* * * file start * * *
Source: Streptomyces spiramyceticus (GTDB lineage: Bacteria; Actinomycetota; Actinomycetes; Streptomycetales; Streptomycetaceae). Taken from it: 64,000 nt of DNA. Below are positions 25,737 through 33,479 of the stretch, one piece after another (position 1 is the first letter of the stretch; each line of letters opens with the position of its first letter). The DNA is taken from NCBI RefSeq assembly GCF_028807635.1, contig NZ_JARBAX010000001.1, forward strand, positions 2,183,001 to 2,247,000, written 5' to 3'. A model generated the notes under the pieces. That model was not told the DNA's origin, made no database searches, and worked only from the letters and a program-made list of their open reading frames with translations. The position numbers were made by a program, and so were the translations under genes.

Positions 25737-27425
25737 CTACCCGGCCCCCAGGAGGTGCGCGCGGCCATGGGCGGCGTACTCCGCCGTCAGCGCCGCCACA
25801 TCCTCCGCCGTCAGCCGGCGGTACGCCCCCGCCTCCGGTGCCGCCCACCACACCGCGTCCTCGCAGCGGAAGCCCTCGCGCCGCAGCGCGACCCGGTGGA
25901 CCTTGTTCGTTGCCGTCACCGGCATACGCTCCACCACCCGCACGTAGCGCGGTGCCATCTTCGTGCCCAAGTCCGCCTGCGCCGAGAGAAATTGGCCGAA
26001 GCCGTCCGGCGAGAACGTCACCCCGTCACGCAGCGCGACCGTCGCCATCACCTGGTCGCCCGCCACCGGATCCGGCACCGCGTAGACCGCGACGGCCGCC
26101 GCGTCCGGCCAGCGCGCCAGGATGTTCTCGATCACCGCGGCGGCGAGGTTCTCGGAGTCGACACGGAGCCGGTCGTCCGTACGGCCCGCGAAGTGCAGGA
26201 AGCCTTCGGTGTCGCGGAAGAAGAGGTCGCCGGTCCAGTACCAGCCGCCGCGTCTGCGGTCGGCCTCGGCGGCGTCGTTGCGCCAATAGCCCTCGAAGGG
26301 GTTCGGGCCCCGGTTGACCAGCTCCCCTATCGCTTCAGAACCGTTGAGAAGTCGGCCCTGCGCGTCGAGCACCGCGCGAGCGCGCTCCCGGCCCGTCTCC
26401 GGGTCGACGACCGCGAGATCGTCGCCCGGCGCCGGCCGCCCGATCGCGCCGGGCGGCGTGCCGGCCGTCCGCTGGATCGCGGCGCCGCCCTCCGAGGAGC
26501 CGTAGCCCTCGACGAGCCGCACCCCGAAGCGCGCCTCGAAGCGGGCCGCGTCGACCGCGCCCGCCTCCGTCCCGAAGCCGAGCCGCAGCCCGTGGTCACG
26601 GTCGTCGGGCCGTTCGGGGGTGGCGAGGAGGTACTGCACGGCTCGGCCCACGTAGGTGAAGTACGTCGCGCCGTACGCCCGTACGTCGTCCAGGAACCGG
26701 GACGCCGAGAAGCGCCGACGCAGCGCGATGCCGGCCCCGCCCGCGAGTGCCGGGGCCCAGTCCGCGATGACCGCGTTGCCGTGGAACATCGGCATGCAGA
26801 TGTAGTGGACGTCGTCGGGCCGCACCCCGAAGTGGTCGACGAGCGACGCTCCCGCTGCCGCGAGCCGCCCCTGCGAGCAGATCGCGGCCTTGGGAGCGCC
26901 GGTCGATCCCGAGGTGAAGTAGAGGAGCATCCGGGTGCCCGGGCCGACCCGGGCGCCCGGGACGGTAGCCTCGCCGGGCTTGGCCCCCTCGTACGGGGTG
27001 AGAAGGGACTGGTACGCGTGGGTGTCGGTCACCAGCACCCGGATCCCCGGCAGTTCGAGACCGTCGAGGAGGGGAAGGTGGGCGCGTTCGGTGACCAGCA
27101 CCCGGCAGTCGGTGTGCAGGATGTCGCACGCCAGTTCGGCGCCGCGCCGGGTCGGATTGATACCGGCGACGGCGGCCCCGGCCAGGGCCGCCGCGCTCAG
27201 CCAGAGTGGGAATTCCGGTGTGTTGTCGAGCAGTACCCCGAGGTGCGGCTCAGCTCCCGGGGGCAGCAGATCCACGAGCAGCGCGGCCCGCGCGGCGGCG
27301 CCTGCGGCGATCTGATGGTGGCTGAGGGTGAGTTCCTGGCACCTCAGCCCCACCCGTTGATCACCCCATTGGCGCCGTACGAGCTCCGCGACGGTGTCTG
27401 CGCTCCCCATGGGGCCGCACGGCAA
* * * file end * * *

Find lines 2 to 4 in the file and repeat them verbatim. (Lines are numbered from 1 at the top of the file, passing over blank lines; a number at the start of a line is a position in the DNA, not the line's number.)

Positions 25737-27425
25737 CTACCCGGCCCCCAGGAGGTGCGCGCGGCCATGGGCGGCGTACTCCGCCGTCAGCGCCGCCACA
25801 TCCTCCGCCGTCAGCCGGCGGTACGCCCCCGCCTCCGGTGCCGCCCACCACACCGCGTCCTCGCAGCGGAAGCCCTCGCGCCGCAGCGCGACCCGGTGGA